Paul tells Timothy in 2 Timothy 2: 24-25 that we must not be quarrelsome, but be kind, able to teach, and patient when wronged. Being an angry, spiteful person when wronged may be an easy thing for me to do, but that just makes the situation worse because instead of helping, we might say something to hurt them and drive them further from the church! We must NEVER do this! The passage goes on to say we are to correct those in opposition with gentleness. Being a Christian is a labor of love, my friends, we must always remember this!

In Galatians 6:1 We read “Brethren, even if anyone is caught in any trespass, you who are spiritual, restore such a one in a spirit of gentleness; each one looking to yourself, so that you too will not be tempted.” We can ask for the aid of our brothers and sisters in Christ in times of difficulty or temptation. We are blessed to have older, wiser people who can offer aid in our trials because they have been in our position. They grew up in a sinful world as we did, and maybe they can say what we’re unable to.

There is a beautiful passage in James I’d like to touch on quickly before I end this article. James 5:19-20 My brethren, if any among you strays from the truth and one turns him back, let him know that he who turns a sinner from the error of his way will save his soul from death and will cover a multitude of sins.” So powerful it can be for us to restore our brother to the Lord! This is a very encouraging passage knowing that when we sin [as we all do] when we do repent of it, ALL of our sins are forgiven! And when we repent, we will be restored to the Lamb’s book of life, and not us only, but everyone who repents!

I hope this article has helped in some way and I truly appreciate your time and attention in reading this.



How the Need for Approval Influences Your Selection of Friends

By Randy Sexton

This week I began re-reading a book that I had read a few years ago, and came upon a statement that fits well into this month’s topic. As a young person, you face a great deal of peer pressure that can weigh heavily upon your choice of friends.

As you consider living a life with God as its center and with Jesus as your king, think about the following statements:

“Many people are driven by the need for approval. They allow the expectations … of friends to control their lives…. Others are driven by peer pressure, always worried by what others might think. Unfortunately, those who follow the crowd usually get lost in it…. Being controlled by the opinions of others is a guaranteed way to miss God’s purposes for your life” (The Purpose Driven Life by Rick Warren, pp. 29-30).

May I suggest to you that, if you use the wrong standard, it will unduly influence you in your selection of friends. Consider with me three mistakes that the need for approval may cause you to make in your selection of friends.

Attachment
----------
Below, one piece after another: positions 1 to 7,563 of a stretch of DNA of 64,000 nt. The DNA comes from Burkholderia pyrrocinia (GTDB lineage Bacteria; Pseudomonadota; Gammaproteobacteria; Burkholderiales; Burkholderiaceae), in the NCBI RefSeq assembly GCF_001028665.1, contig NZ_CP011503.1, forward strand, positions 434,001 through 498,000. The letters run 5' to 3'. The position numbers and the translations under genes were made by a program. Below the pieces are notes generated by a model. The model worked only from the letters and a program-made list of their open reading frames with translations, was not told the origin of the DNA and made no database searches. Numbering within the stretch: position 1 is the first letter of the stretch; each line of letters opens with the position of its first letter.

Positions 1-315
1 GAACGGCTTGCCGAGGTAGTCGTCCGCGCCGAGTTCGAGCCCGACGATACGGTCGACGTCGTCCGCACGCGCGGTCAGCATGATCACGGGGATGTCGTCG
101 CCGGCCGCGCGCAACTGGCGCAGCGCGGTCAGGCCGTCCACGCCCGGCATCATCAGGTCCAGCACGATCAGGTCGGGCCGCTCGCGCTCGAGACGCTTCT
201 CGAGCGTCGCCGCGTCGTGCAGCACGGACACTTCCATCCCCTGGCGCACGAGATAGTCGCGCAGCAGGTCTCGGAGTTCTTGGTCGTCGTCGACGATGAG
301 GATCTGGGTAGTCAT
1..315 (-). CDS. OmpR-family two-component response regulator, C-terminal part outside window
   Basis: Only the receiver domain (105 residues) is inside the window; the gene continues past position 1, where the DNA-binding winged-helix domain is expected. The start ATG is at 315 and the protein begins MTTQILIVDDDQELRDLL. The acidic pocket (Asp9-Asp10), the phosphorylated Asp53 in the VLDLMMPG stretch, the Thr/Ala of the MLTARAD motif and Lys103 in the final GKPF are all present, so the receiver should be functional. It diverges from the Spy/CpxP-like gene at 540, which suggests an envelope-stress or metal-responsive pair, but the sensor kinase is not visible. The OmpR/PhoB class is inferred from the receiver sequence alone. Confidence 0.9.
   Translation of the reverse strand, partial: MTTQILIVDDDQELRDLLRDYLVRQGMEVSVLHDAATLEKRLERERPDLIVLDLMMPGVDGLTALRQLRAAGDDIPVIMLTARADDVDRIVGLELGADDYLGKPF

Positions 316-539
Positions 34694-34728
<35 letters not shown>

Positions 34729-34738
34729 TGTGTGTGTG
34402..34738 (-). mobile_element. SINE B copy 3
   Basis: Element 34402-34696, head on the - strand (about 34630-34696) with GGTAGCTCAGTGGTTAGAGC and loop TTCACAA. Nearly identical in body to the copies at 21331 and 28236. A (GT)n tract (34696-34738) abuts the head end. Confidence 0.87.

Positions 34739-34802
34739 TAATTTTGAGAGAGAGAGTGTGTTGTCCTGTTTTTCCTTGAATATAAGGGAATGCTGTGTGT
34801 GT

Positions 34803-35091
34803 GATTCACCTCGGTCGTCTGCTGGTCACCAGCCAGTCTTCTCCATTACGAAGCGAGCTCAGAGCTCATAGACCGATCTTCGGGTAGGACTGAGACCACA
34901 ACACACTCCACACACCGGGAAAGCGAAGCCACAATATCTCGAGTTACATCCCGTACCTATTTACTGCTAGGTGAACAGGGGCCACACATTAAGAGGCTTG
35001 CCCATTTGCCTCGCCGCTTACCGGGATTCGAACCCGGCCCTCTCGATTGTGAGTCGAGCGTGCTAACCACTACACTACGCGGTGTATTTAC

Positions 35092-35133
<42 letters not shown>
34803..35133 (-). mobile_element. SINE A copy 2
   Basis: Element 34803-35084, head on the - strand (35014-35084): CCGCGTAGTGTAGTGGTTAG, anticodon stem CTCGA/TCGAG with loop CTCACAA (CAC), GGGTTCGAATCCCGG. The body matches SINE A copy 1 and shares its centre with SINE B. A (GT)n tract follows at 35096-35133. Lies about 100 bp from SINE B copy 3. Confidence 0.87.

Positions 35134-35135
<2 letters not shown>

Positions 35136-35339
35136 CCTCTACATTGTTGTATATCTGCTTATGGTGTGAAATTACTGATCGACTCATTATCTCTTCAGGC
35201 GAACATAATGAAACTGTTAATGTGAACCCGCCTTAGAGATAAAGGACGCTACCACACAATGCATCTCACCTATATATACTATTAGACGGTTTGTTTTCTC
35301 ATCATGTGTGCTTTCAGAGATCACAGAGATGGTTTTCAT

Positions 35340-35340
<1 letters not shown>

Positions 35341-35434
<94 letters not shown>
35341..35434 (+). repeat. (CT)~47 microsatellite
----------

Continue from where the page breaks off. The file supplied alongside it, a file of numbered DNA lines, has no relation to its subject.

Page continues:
First, you may hang out with the wrong crowd and find yourself developing bad habits. Many a person has taken up smoking or drugs or alcohol or pre-marital sex because they have associated with those to whom these things were important. Do not fall into that trap. Understand the temptations that are there and make plans ahead of time to avoid them.

Second, you may become too close to the wrong person and find yourself marrying someone that will bring you down. It is easy to fall prey to the allure of a person’s good looks and not look for the “adornment … of a gentle and quiet spirit,” (1st Peter 3:4) as you reach your dating years. But be wise and understand what is really important and choose someone who will help you on your journey to heaven.

Third, you may find that, after you have lived a number of years, you have wasted your potential and now have little to show for the time that you been given to prepare for eternity. As Mr. Warren points out in his excellent book, we were put here by God to prepare for eternity. Our earthly body is just a temporary residence. Having the right perspective of this life as only a preparation for the life to come, will influence our choices about how we spend our time, our money, and our talents and on the value that we place on relationships.

Is this an area that you struggle with? Is it tough for you to stand for things that you know will make you unpopular? Do you seek out those who are the most popular, who are the most athletic, and who are the best looking to be your friends? Do you shun those who are not popular, who are not considered “cool,” and who don’t quite measure up in terms of their “outward appearance”? Please consider the exercise that Ryan mentions above from David Banning’s book. What are the qualities that really matter to God? Make it those qualities that you value in a friend. Look at the hearts of people rather than at their outward appearance. Use the same selection criteria that God does, as he looks for those to serve Him (see 1st Samuel 16:7).